You mean, like the way you are characterizing conservatives?

  14. Matthew T
    May 15, 2008 at 9:59 pm

    In the Nordic countries where marriage has been extended to include same sex couples, marriage has not degenerated. I have heard some info that suggests that the rate of opposite sex marriage has actually increased. In Massachusetts, marriages have not fallen apart. In fact, it still holds the record for the lowest rate of divorce. Marriage, at its base, is a legal contract that causes two adults to be seen as a single legal entity in the eyes of the state. If your views are affected by your religious or spiritual outlook against same sex marriage, then you have nothing to worry about, the sacrament of matrimony is not touched by this. You can still attend a church that does not allow same sex matrimony. God bless the seperation of church and state.
    If people actually think that their marriage is weakend, or that someone will be forced to enter into a same sex union aginst their will, I would really like that to be proven.
    One of the complaints about same sex relationships I have heard throughout my life is that they are not stable like an opposite sex marriage. Well, how could they be if the right to marry has always been denied? Do people realy fear that marriage is threatend, or do they faer that same sex couples will actually prove that their relationships are just as strong? I truly believe that as time goes on, and both types of marriages are tracked, the most terrifying revelation will be that there is no statistical difference between same sex and opposite sex marriages.
    For those who want to ammend any constitution to deny rights, do you really want to ope that pandora’s box, espicially when it could just as easily effect you?
    Lastly, The Supreme Court’s (State or Federal) job is to judge the constitutionality of the law. This ruling was based off of a case whose premise was that a party’s constitutional rights were being violated. Because of this, the court did have the right to hear it. Now ask youselves this, ‘When the courts rule in a way that I agree with, are the judges “activist judges?” If you really look at the rulings and really think about all of their ramifications, you might be surprised at what you find. We have judges for their view of the law. Some think that the law is there to punish the individual/society, some think that the law is there to protect the individual/society. We can’t escape it, and we won’t agree with every ruling, but we are a country founded on the liberal views of the renaissance, and that means that our most important aspect is our freedoms and liberties. Please do not attempt to take them away, and don’t villify those who fight to protect and expand them. That is what we are ment to do.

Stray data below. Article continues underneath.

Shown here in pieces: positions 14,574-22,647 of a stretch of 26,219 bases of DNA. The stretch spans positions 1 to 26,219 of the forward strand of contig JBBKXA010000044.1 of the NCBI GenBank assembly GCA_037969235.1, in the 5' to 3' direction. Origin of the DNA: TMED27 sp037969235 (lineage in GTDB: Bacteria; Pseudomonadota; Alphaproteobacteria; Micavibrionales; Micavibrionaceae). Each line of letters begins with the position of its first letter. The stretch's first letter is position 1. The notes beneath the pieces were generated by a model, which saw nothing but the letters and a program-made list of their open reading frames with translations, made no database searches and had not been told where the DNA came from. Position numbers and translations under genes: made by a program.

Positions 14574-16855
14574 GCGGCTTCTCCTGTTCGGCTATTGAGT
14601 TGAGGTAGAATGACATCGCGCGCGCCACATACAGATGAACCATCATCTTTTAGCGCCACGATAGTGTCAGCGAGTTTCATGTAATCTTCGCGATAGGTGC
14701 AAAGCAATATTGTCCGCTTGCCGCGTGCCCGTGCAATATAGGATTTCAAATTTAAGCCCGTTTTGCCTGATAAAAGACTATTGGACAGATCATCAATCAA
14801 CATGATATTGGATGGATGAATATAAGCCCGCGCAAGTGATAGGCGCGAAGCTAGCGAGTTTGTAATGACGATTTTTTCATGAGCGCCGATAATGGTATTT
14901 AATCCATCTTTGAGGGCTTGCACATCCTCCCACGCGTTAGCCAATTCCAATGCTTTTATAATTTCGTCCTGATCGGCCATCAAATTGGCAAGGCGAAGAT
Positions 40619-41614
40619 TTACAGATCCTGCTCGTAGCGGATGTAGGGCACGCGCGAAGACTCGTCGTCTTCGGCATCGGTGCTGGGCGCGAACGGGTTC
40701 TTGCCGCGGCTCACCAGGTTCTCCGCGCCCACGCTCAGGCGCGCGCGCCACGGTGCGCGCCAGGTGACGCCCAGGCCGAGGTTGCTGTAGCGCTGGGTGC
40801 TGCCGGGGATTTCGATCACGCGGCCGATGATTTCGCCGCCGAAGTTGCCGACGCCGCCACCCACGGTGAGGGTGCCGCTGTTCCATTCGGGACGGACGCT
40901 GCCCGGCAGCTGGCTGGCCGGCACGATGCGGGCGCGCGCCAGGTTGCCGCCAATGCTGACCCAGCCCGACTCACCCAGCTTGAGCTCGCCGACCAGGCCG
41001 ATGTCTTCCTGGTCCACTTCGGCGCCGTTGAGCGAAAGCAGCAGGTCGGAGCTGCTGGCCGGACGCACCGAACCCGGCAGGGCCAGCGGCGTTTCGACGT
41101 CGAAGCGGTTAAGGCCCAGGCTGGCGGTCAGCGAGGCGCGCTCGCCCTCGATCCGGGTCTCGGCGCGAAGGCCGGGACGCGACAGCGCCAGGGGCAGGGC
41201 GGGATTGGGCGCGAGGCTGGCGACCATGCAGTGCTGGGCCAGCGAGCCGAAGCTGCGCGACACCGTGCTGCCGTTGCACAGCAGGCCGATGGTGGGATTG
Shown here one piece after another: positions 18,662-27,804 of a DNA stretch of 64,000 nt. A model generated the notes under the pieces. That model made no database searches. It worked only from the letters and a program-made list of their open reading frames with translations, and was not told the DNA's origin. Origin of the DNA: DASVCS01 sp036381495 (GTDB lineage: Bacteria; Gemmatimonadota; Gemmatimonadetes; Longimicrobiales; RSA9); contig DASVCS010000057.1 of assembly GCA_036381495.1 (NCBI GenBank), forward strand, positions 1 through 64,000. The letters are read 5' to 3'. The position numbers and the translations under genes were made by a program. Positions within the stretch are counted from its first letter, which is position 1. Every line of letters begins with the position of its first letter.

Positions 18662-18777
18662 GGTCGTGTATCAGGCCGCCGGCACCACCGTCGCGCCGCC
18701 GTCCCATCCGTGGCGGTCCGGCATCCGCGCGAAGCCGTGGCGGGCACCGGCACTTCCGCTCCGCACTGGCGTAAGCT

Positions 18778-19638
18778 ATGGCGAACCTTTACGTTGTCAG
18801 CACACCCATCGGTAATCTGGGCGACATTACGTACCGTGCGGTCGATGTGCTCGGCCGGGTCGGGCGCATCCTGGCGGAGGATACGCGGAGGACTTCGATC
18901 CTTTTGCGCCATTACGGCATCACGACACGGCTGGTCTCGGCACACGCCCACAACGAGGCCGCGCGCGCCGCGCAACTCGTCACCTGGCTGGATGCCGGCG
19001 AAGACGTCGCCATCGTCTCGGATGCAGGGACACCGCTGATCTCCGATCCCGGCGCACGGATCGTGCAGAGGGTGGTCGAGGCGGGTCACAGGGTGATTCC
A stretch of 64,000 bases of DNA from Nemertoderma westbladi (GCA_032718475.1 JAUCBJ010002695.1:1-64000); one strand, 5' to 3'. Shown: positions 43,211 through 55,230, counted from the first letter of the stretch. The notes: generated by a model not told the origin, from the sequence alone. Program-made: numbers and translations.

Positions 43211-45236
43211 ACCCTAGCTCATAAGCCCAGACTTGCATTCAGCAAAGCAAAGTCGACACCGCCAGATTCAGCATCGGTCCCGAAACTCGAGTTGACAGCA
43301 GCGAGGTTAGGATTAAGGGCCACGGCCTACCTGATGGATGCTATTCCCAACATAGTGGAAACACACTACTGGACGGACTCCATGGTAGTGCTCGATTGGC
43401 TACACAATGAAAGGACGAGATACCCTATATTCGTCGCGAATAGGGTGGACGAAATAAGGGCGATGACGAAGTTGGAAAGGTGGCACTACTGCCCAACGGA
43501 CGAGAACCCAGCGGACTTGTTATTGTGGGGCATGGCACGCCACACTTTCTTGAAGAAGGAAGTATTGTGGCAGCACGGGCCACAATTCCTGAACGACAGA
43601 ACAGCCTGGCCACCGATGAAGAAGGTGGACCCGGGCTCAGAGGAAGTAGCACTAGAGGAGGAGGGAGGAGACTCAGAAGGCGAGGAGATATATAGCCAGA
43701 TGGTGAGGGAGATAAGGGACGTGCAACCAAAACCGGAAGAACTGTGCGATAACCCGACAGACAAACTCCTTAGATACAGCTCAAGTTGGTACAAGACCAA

Thank you

  15. Joey
    May 15, 2008 at 11:11 pm

    Heather ,

    Actually, Matt is not in the minority opinion in reagrds to gay marraige.


    I like your reasoning, so if the Voter vote overwhemingly for the California marraige protection act those are considered activist voters.

  16. Joey
    May 15, 2008 at 11:14 pm

    Wll this be the wedge issue that drives voters to elect McCain over Obama.

  17. Chuck DeVore
    May 16, 2008 at 12:15 am

    Dan, I suggest you actually READ the Court’s ruling as I have. You’ll then see that the Court’s ruling is breathtaking for its overreach.

    Using words like “dignity” (23 times), “liberty” (34 times), and “privacy” (37 times) to describe same sex partners full right to marry, the Court overturned millennia of experience and more than 150 years of state law precedence. (For the ruling, see: In so doing, their strained justifications threw the door wide open to polygamous and incestuous marriage. How? By using the flawed logic that marriage is none of the government’s business insofar as marriage should be afforded to all to afford people privacy, liberty and dignity. The same weak logic can be applied to the “plural” marriages of the Fundamentalist LDS cult in Texas or to a devout Muslim citizen of Saudi Arabia who wishes to emigrate to California with his four wives. In fact, due to the equal protection provisions of the Fourteenth Amendment, both a Fundamentalist LDS cult member and a devout Muslim could argue that their First Amendment right to free exercise of religion are being violated by any restriction on polygamy – after all, their “dignity,” “liberty,” and “privacy” would be violated otherwise.

    Such flawed logic cannot restrict polygamy — or do you think that Muslims and FLDS folks have that right?

    All the best,

    Chuck DeVore
    California State Assemblyman, 70th District

  18. Dan Chmielewski
    May 16, 2008 at 7:52 am

    Chuck — I have read it and you’re cherry-picking — and you know it.

    I’m out of pocket most o the day but will respond later. You’ve fallen on the side of those who don’t believe in personal freedom, liberty and equal rights.

    Why not just roll back to the 40s when mixed race marriages weren’t allowed either?

  19. Dan Chmielewski
    May 16, 2008 at 8:06 am

    Hey LibOC Team — since I am out of pocket until late afternoon, does anyone else want to chime in on Chuck’s comment here?

  20. Dan Chmielewski
    May 16, 2008 at 9:05 am

    Chuck — per your claim of a millennia of experience, I submit this NY Times article that you must have missed.

    November 26, 2007
    Taking Marriage Private
    Olympia, Wash.